Ethnic Identity Groups and U.S. Foreign Policy

By Thomas Ambrosio | Go to book overview

Chapter 2

Anglo-Saxonism and U.S. Foreign Policy during the Spanish-American War

Paul McCartney

Although the founders of the United States premised its political order explicitly upon principles of liberty and equality, both they and succeeding generations tragically failed to realize in practice the promise of those ideals. Instead, racial constructs positing Anglo-Saxon supremacy and nonwhite primitivism patterned white Americans' thinking so that they could institute a system of chattel slavery within the world's first flourishing democratic republic. The sheer magnitude of that hypocrisy may seem stunning today, but it demonstrates how Americans, like all people, have been willing to distort ideals to make them conform to baser interests.

It is comforting to imagine that interests and values naturally coincide, but that is a facile and dangerous illusion to entertain. A striking example of this capacity for self-delusion came at the turn of the twentieth century, when Americans believed that they had discovered an intellectually satisfying solution to the contradiction between liberal democratic equality and racism when they used social Darwinism as an overarching rubric explaining the nature of social and moral progress. In this chapter, I show how American leaders relied on a conception of American national identity as being both Anglo-Saxon and democratic to formulate the normative basis of U.S. foreign policy before and after the Spanish-American War. American leaders mixed racist assumptions with liberal-democratic values in a way that amazingly led them to define their nation as a paragon of virtuous progress worthy of global leadership. By reviewing the actual policy debates surrounding the war and placing them within their broader cultural context, I show how this paradoxical admixture of civic and racial national identities demonstrably influenced U.S. foreign policy during this crucial episode.

-21-

Notes for this page

Add a new note
If you are trying to select text to create highlights or citations, remember that you must now click or tap on the first word, and then click or tap on the last word.
One moment ...
Default project is now your active project.
Project items

Items saved from this book

This book has been saved
Highlights (0)
Some of your highlights are legacy items.

Highlights saved before July 30, 2012 will not be displayed on their respective source pages.

You can easily re-create the highlights by opening the book page or article, selecting the text, and clicking “Highlight.”

Citations (0)
Some of your citations are legacy items.

Any citation created before July 30, 2012 will labeled as a “Cited page.” New citations will be saved as cited passages, pages or articles.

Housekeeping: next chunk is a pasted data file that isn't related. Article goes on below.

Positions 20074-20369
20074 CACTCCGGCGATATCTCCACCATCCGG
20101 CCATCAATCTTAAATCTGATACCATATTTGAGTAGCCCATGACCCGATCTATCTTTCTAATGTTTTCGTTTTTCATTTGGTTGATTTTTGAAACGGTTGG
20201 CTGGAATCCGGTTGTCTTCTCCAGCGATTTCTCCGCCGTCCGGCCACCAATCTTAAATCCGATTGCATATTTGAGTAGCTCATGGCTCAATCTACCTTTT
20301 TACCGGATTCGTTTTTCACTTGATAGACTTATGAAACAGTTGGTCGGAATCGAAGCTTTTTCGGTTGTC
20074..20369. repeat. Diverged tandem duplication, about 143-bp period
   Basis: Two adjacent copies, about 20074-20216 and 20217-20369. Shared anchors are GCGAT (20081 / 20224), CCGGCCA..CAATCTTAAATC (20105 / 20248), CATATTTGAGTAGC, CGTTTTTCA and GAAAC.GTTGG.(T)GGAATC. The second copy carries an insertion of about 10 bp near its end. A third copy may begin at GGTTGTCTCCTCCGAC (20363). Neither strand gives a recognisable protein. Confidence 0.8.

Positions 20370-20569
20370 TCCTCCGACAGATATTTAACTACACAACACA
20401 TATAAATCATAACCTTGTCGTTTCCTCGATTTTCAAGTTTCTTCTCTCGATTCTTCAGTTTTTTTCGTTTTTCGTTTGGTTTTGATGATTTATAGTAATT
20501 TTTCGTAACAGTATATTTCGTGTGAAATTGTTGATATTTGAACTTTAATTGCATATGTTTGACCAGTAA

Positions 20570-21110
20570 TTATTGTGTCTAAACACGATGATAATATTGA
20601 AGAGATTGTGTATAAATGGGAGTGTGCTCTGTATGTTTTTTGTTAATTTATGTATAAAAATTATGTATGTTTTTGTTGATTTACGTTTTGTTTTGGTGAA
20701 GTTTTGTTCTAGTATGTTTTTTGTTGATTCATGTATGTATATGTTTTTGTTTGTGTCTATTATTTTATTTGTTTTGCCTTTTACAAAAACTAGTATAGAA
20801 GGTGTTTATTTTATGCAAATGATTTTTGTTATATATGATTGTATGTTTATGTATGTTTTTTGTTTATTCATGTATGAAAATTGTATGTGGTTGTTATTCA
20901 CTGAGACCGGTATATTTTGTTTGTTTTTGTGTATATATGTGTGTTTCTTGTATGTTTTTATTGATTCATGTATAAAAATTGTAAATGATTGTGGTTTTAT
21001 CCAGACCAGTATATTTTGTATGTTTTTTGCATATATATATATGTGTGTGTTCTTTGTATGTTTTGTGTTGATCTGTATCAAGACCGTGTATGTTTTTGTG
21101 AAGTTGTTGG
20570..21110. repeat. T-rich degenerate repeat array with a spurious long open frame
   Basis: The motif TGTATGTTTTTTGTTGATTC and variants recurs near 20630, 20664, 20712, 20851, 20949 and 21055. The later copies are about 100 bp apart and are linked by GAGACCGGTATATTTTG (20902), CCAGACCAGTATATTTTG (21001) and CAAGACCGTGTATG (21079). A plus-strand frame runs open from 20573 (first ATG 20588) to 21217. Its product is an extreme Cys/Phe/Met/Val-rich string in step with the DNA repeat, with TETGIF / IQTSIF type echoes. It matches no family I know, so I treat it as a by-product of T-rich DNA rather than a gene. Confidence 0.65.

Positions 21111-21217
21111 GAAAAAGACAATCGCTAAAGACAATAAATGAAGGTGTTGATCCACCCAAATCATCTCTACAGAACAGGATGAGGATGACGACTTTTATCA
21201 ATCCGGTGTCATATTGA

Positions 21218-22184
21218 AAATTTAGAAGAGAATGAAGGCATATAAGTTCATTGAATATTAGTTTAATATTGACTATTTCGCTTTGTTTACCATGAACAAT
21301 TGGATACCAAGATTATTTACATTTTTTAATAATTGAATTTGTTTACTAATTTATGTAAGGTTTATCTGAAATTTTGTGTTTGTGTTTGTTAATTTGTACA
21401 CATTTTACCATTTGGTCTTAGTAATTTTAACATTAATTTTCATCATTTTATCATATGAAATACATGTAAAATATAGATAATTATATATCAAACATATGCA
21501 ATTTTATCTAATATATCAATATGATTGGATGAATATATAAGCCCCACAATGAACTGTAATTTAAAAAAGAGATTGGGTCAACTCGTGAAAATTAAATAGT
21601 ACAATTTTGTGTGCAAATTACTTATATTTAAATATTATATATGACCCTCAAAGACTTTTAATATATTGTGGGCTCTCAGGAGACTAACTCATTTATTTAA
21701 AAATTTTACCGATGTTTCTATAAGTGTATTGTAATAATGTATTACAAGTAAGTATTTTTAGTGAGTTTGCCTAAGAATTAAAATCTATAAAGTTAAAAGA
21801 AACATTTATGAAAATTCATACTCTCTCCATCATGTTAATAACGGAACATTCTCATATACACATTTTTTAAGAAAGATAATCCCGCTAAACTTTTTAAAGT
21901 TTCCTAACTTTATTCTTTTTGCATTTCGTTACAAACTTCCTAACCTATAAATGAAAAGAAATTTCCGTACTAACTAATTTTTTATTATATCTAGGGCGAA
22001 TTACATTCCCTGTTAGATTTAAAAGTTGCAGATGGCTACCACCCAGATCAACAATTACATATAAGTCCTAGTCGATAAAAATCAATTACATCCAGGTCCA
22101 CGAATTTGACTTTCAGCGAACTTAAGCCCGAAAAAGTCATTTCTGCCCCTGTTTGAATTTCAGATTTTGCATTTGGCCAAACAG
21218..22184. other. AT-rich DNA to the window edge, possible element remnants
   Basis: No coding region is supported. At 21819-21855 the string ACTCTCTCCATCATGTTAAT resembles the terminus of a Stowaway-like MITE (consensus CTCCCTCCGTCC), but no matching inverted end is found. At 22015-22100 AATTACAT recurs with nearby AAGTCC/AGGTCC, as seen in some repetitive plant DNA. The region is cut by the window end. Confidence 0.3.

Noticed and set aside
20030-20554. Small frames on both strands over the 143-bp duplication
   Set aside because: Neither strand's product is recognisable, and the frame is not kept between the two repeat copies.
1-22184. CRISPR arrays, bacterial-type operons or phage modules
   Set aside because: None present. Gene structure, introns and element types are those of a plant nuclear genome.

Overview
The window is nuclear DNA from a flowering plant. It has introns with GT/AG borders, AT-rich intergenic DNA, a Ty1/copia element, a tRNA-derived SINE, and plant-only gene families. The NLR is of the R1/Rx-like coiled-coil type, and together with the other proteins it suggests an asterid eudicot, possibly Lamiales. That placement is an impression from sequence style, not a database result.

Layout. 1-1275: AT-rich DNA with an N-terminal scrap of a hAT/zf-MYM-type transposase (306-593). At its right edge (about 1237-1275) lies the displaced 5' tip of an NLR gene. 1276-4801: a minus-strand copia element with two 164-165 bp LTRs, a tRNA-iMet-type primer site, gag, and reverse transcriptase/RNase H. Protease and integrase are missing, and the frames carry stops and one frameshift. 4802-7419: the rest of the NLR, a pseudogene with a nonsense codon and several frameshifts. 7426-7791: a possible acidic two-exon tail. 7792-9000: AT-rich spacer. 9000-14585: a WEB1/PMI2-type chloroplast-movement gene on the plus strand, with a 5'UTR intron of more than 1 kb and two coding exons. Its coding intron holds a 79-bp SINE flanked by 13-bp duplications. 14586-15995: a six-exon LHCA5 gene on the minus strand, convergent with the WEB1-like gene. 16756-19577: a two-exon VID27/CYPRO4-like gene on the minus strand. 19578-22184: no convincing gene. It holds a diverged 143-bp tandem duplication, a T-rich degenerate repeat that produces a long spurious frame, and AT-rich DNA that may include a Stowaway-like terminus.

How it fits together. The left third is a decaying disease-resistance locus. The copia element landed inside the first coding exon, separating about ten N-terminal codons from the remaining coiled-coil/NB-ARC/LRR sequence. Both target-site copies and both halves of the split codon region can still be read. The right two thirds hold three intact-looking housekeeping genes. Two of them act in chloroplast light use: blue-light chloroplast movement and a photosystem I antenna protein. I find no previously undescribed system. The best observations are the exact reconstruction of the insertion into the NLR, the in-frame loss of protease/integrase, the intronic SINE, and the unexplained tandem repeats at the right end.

We also added the ability to view new citations from your projects or the book or article where you created them.

Notes (0)
Bookmarks (0)

You have no saved items from this book

Project items include:
  • Saved book/article
  • Highlights
  • Quotes/citations
  • Notes
  • Bookmarks
Notes
Cite this page

Cited page

Style
Citations are available only to our active members.
Buy instant access to cite pages or passages in MLA, APA and Chicago citation styles.

(Einhorn, 1992, p. 25)

(Einhorn 25)

1. Lois J. Einhorn, Abraham Lincoln, the Orator: Penetrating the Lincoln Legend (Westport, CT: Greenwood Press, 1992), 25, http://www.questia.com/read/27419298.

Cited page

Bookmark this page
Ethnic Identity Groups and U.S. Foreign Policy
Table of contents

Table of contents

Settings

Settings

Typeface
Text size Smaller Larger Reset View mode
Search within

Search within this book

Look up

Look up a word

  • Dictionary
  • Thesaurus
Please submit a word or phrase above.
Print this page

Print this page

Why can't I print more than one page at a time?

Help
Full screen
/ 232

matching results for page

    Questia reader help

    How to highlight and cite specific passages

    1. Click or tap the first word you want to select.
    2. Click or tap the last word you want to select, and you’ll see everything in between get selected.
    3. You’ll then get a menu of options like creating a highlight or a citation from that passage of text.

    OK, got it!

    Cited passage

    Style
    Citations are available only to our active members.
    Buy instant access to cite pages or passages in MLA, APA and Chicago citation styles.

    "Portraying himself as an honest, ordinary person helped Lincoln identify with his audiences." (Einhorn, 1992, p. 25).

    "Portraying himself as an honest, ordinary person helped Lincoln identify with his audiences." (Einhorn 25)

    "Portraying himself as an honest, ordinary person helped Lincoln identify with his audiences."1

    1. Lois J. Einhorn, Abraham Lincoln, the Orator: Penetrating the Lincoln Legend (Westport, CT: Greenwood Press, 1992), 25, http://www.questia.com/read/27419298.

    Cited passage

    Thanks for trying Questia!

    Please continue trying out our research tools, but please note, full functionality is available only to our active members.

    Your work will be lost once you leave this Web page.

    Buy instant access to save your work.

    Already a member? Log in now.

    Oops!

    An unknown error has occurred. Please click the button below to reload the page. If the problem persists, please try again in a little while.